# Confusion on Concept of Electric Potentials/Potential Energy

1. Feb 20, 2012

### The Head

I am a bit confused about electric potentials and potential energy. There are three key situations that are giving me trouble:

1)
If an electron is midway between to protons, the potential energy is -ke2/r for both, and thus the total electric potential energy is twice that value. I see how to get this from the formulas, and I realize that potential energy is not a vector quantity but a scalar, but it still boggles my mind that the electron would have potential energy. What does it have the potential to do? The electric field cancels at that point and there should be no net force, right?

2) Conversely, if the electron were midway in between a proton and an electron, the sum of the two potential energies would equal zero, yet the electron would quickly move toward the proton. Why is this, because the electron will certainly move? Does this have something to do with the fact that we can choose how to define were V=0 is? It is just strange because both charges on either end of the electron in the center are trying to get it to do the same thing (move to the proton).

3) Finally, if we have a point charge that creates a potential difference in space, if you know the electric field, you can calculate using V=Ed. But say you don't, and that you define V=0 at infinity. To me that makes sense because V=kq/r, and if r tends to infinity, V tends to zero. But what happens as r approaches zero. It seems like V would become infinite, which I don't believe it does. Is this because the point charge has a finite radius in actuality, or is there something else that I am missing?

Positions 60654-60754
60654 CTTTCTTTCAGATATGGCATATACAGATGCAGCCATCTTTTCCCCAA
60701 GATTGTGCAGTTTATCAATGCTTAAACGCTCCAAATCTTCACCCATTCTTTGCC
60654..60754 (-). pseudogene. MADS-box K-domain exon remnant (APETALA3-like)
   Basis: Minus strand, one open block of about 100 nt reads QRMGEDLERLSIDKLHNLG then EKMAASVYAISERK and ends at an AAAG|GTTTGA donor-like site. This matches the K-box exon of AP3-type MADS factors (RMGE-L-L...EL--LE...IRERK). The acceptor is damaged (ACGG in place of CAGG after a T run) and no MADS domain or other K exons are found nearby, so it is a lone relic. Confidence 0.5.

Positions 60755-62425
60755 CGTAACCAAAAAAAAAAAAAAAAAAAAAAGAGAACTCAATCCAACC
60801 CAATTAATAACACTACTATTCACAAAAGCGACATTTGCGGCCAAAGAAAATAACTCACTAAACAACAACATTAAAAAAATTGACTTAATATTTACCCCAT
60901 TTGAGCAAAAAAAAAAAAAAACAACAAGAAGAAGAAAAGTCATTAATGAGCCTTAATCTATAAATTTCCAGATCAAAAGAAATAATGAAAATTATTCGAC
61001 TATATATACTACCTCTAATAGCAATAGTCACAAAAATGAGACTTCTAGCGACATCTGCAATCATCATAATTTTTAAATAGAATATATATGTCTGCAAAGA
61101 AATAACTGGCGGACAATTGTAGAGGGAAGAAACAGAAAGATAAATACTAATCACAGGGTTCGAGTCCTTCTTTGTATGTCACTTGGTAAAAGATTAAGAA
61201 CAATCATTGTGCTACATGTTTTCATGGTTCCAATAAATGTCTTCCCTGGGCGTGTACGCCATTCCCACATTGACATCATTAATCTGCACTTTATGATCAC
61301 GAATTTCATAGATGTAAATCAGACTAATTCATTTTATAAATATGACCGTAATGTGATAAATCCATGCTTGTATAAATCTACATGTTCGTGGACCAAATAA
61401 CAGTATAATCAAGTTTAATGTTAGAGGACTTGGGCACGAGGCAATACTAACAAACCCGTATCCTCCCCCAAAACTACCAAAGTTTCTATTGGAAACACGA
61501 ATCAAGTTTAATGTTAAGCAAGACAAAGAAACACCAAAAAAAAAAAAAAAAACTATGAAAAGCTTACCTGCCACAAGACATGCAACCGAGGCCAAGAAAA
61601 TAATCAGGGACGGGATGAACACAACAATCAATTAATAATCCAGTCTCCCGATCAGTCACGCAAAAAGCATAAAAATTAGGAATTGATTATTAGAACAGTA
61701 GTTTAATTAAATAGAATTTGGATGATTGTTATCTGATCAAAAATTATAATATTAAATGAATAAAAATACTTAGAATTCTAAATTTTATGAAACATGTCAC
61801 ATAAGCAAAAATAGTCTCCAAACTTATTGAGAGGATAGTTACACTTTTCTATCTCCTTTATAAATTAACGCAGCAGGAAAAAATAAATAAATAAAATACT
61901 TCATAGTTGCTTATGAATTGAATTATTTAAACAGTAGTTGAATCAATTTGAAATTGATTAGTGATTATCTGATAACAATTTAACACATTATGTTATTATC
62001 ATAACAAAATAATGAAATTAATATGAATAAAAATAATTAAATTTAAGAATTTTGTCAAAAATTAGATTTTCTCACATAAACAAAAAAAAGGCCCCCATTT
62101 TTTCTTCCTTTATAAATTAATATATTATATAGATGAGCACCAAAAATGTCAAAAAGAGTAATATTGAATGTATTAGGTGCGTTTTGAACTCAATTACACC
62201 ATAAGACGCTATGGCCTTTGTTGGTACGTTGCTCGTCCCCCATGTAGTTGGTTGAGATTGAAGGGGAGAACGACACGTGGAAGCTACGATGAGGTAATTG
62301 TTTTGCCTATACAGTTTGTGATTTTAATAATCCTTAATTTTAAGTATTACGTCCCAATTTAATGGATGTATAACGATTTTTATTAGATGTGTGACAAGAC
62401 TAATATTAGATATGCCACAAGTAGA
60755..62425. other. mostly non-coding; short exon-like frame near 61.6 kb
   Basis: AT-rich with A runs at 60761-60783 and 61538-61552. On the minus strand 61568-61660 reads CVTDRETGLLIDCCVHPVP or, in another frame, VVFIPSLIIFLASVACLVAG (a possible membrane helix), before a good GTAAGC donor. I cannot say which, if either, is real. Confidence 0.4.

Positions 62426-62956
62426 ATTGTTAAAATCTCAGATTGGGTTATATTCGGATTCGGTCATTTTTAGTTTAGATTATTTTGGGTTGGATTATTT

Any help or guidance would be much appreciated-- thank you!

2. Feb 20, 2012

### Pengwuino

Remember, the potential energy of a point particle given by $U = {{kq_1 q_2 }\over{r}}$ is with the assumption that the potential energy is 0 at infinity. When you have a non-zero (and negative, as you can see) potential energy, even though there is no net force acting on the electron, work must be done in order to bring that electron out to infinity, where the 0 potential was initially set. If you tried to pull the electron out to infinity, you would be forced to move through points where the attractive force by the two protons was no longer 0 and work must be done to pull the electron at.

The second situation involves the fact that particles always want to move towards lower potentials. Moving towards the proton would put the electron into a lower potential. This is natural and doesn't involve an external force pulling the electron out to infinity as in the first example. In fact, in the first example, again, the electron wants to move to an area of lower potential and that point exactly between the two protons is not the lowest potential the electron can reach. Nudging it in either direction will send the electron towards the proton you nudge it to.

For the third situation, you can only find the potential using $V = E\Delta x$ for constant electric fields (which a point-charge is not as it varies as 1/r). Also, yes, as $r \to 0$, the potential goes to infinity. However, if you don't deal with the atomic scale, your charged object always has a finite radius that you can't cross. When dealing with the atomic scale, the electron is a genuine point-particle with no radius. However, the proton does have a radius. That's actually a moot point, though, because at the atomic scale, you will run into problems modeling say, a Hydrogen atom as a point electron orbiting a proton, even with a finite radius. This requires a quantum mechanical treatment.

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